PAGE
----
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Shock disclosure by EasyJet – a recent cyber-attack compromised 9 Million passengers’ information!

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Airline forced to apologise following the theft of 2,200 passengers credit card details.

EasyJet has just announced that the personal information of 9 million customers was accessed in  what it has described as a “highly sophisticated” cyber-attack.

Announced just today, Tuesday, the airline explained that both email addresses & travel details were accessed, & it would therefore be contacting the affected customers asap.

9 Million People

The 9 million people touched by the theft were broken down. 2,208 had credit card details stolen, easyJet explained to the UK stock market. No passport details were allegedly taken.

Customers whose credit card details were taken have already been contacted, whilst the others affected will be contacted no later than May 26, the announcement continued.

EasyJet did not give out details immediately of exactly how this breach happened, & simply said it had “closed off this unauthorised access” & the incident has now been reported to the National Cyber Security Centre, & the Information Commissioner’s Office (ICO), the data regulator.

Huge fine

By numbers of people involved, this breach is one of the largest to affect any company ever in the UK and creates the unsettling possibility of easyJet having no choice but to pay a huge fine.

This,  just when the Coronavirus pandemic has put the airline under the most severe financial pressure imaginable. Although a limited resumption is planned, all flights are currently grounded, with aircraft in storage all across the UK & overseas.

British Airways

British Airways itself was fined £183m in July 2019  because hackers stole the personal information of ‘just’ 500,000 passengers. Also, last July, the international hotels group Marriott was fined £99.2m for a breach that exposed data from a total of 339 million customers worldwide.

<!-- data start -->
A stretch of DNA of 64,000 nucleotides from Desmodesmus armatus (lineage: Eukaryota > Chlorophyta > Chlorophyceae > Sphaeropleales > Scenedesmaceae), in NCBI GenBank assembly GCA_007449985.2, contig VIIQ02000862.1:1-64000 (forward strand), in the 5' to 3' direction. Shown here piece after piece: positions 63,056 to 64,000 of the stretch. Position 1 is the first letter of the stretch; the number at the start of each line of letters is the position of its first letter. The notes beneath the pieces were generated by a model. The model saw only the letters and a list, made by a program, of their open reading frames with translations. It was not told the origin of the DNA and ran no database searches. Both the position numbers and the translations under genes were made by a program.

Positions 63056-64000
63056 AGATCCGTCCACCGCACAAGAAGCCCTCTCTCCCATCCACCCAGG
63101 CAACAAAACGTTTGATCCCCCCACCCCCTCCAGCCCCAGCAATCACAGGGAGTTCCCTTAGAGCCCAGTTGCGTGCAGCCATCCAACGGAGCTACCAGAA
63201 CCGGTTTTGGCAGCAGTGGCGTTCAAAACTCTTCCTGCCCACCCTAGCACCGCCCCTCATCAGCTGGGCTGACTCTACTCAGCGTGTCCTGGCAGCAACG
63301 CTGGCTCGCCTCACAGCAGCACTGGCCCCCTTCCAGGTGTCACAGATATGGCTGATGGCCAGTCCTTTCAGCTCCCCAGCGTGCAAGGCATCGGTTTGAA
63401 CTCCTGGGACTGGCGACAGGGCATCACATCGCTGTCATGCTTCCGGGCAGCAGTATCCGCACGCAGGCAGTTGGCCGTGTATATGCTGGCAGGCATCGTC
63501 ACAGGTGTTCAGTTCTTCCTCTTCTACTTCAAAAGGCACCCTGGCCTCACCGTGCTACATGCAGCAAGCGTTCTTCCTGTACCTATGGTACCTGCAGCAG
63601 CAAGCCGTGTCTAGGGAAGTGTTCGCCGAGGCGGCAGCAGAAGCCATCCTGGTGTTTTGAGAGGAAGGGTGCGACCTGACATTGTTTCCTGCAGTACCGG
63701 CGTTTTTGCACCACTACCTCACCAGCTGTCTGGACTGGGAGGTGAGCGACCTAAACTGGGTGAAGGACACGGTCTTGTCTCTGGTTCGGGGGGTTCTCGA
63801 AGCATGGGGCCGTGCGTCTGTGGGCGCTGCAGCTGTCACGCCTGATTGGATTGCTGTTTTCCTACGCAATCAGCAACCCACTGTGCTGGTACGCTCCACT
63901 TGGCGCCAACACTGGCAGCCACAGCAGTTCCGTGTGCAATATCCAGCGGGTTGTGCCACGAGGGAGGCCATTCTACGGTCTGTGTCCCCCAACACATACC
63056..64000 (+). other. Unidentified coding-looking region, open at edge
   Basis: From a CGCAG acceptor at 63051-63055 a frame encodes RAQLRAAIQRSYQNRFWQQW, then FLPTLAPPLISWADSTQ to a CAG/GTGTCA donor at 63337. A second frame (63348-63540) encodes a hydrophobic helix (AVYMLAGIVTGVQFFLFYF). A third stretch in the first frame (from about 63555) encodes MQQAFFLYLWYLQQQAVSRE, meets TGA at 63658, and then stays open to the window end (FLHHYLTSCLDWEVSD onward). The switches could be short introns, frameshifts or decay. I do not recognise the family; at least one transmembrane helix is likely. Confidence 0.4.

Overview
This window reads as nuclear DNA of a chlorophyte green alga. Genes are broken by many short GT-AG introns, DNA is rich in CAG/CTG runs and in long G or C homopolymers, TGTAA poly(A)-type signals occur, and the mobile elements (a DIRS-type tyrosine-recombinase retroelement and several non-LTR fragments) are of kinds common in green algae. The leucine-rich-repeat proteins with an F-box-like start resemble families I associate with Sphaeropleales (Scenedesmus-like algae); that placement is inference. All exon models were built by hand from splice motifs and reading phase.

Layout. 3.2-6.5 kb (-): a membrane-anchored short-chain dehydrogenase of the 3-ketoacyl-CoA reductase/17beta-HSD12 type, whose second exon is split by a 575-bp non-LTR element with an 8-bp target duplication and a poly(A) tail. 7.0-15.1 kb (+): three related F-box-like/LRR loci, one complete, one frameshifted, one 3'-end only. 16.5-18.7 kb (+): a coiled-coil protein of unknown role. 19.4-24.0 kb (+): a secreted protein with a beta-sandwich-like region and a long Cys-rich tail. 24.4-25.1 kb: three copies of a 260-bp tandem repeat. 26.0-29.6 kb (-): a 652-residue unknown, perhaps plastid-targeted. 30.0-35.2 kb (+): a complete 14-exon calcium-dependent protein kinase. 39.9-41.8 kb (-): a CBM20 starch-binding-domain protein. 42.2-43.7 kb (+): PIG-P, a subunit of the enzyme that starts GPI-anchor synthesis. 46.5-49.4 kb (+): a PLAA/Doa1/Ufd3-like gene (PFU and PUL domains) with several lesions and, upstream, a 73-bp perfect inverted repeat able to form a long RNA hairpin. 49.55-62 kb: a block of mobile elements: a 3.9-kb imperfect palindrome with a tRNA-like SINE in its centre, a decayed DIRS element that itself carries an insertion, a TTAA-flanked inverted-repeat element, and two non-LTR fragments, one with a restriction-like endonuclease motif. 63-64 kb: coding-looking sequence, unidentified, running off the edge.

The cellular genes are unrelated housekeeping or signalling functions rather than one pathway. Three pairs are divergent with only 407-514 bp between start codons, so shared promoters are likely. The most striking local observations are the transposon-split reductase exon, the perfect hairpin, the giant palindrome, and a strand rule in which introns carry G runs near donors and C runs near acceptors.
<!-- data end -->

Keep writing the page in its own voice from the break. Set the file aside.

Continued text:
The ICO has now recommended that easyJet must contact every person affected, because of an increased risk of ‘phishing fraud’, the airline explained.

ICO power to fine companies has increased under the EU’s ‘General Data Protection Regulation’.

No Evidence

EasyJet further commented ‘optimistically’ “there is no evidence that any personal information of any nature has been misused”.

CEO, Johan Lundgren, added “We would like to apologise to those customers who have been affected by this incident. Since we became aware of the incident, it has become clear that owing to Covid-19 there is heightened concern about personal data being used for online scams.

“As a result, and on the recommendation of the ICO, we are contacting those customers whose travel information was accessed & we are advising them to be extra vigilant, particularly if they receive unsolicited communications.”

Scale

The scale of breaches such as these are ‘breath-taking’, & clearly demonstrate that the one group of ‘workers’ not currently furloughed are the ‘hackers & scammers!’

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